The Spanish Property Market In The Eye Of The Storm...again!

By: E-Gain New Media

The Spanish property market has been in the eye of the storm on many occasions, both for good and bad reasons. Recently, it was because of a sharp fall in the value of Astroc Mediterraneo, and subsequently other Spanish real estate companies, on the Madrid stock exchange.

The British press went to town with its typically sensationalist coverage of the Spanish stock market's "Black Tuesday", announcing a Spanish property market crash and warning readers of the huge losses facing British investors. It failed to point out, however, that the actual property market in Spain had not suffered any consequences!

Attention-seeking headlines of this kind need to be balanced with the relevant facts and a clear understanding of how those facts impact the underlying value of Spanish property. It was, in-fact, the speculative phenomenon of the Spanish stock market that got a slap in the face, leaving the Spanish construction sector and Spanish house prices untouched.

The British press failed to point out, for example, that the shares in Astroc Mediterraneo, which fell so sharply, and initiated the story in the first place, rose more than 1000% last year alone, and that even after the fall, were still up over 100% on their value this time last year - a great annual return by any measure.

To conclude that a stock market correction was well overdue might have been a more rational explanation. A sceptic might attribute the chosen headline to its more positive impact on newspaper sales!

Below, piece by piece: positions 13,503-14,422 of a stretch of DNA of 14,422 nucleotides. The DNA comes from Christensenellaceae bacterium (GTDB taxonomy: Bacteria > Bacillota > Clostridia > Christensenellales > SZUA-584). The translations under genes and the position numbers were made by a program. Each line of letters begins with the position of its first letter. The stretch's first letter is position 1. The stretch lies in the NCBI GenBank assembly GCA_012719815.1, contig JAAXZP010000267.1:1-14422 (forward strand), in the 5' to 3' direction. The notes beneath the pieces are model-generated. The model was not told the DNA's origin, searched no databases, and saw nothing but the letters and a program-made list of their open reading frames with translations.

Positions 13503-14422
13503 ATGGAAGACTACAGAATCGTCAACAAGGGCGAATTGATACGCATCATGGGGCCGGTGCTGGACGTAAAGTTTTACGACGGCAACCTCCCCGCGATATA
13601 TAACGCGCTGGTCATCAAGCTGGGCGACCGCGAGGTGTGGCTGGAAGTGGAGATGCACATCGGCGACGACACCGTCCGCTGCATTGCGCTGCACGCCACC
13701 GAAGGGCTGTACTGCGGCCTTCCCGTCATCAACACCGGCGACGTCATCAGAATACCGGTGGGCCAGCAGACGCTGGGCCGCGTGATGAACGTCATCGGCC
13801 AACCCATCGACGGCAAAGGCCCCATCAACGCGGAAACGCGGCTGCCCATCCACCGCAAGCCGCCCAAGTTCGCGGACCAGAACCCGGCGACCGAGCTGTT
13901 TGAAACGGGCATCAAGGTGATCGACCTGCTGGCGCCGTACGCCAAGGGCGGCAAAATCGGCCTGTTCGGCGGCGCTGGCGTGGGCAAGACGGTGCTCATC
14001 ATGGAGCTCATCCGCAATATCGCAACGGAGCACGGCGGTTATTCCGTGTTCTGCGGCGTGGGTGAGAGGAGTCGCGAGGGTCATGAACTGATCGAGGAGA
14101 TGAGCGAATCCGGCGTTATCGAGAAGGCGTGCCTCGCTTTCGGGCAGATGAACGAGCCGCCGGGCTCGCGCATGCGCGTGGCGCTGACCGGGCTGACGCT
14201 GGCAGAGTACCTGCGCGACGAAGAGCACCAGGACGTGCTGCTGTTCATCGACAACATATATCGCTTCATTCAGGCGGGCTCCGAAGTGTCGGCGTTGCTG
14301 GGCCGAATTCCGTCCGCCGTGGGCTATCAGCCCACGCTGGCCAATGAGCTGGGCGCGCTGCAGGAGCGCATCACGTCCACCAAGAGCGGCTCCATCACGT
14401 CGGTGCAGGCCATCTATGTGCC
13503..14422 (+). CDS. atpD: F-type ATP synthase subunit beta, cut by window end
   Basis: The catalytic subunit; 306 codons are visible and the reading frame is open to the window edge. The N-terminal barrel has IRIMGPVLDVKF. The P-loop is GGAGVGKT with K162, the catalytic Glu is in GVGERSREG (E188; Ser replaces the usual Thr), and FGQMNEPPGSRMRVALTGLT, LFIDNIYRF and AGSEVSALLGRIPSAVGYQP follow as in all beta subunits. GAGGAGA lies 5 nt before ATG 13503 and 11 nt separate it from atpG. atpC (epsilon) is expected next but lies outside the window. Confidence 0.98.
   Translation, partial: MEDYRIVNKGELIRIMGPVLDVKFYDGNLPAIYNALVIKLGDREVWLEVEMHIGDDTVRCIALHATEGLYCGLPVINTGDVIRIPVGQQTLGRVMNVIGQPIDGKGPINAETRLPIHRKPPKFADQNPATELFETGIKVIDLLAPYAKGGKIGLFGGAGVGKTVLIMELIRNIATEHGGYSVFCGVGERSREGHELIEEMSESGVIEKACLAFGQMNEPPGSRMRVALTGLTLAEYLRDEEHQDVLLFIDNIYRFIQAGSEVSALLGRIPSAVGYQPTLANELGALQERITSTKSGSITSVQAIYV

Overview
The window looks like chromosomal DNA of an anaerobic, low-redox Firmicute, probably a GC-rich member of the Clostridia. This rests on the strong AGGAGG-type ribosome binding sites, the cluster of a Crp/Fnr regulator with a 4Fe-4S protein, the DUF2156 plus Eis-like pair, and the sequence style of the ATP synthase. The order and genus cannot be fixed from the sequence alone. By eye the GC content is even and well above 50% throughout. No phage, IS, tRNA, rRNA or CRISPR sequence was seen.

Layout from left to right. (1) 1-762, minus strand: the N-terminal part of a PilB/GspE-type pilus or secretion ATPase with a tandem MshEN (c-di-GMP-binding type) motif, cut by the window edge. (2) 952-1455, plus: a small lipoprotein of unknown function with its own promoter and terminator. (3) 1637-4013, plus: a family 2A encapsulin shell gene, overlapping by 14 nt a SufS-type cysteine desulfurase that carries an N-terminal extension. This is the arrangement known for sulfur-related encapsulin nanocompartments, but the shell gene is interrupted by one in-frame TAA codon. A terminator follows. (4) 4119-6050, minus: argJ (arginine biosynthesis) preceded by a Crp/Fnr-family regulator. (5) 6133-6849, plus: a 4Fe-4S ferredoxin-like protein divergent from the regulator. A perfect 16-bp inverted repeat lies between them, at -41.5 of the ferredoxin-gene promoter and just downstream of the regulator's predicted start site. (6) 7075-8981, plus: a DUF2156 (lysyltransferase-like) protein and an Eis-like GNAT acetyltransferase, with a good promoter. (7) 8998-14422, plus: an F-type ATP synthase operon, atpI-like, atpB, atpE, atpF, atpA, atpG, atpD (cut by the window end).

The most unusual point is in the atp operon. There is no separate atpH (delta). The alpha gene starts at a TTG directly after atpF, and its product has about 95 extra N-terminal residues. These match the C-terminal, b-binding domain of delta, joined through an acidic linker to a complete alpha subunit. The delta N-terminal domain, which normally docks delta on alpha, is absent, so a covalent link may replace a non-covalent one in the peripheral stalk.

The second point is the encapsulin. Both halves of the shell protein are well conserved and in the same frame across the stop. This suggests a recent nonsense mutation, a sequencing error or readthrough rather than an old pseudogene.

The reality is that house prices primarily reflect the supply and demand for houses. Although demand for Spanish property has seen a marked decline during the last year or so, compared to their earlier boom levels, due primarily to rising interest rates across Europe, evidence is now appearing to suggest that supply is also being cut back, as Spanish developers channel resources and efforts into new markets, such as Poland and Romania. Indeed, the stock market scare is itself likely to result in a further supply cutback.

If you are considering the purchase of a Spanish property and are concerned about the recent headlines, it is recommended that you mitigate any potential risk by considering the following options, instead of the more popular off-plan purchase that became so popular during those boom times:

1. Consider the purchase of a key-ready or soon-to-be-ready property. Some developers now have properties in these categories. It is no longer necessary to wait two years or more for your Spanish property.

2. Consider re-sale properties (properties purchased off-plan some time ago by investors but now being sold on prior to completion). The drawback of re-sales has been mitigated by the recent market changes.

3. If you're an investor, concerned primarily with your return on capital employed, you should look for distressed sales (people who purchased off-plan some time ago and who cannot complete the purchase now that the property is almost finished). You should expect a significant discount to current market value, but you will need to act very quickly.

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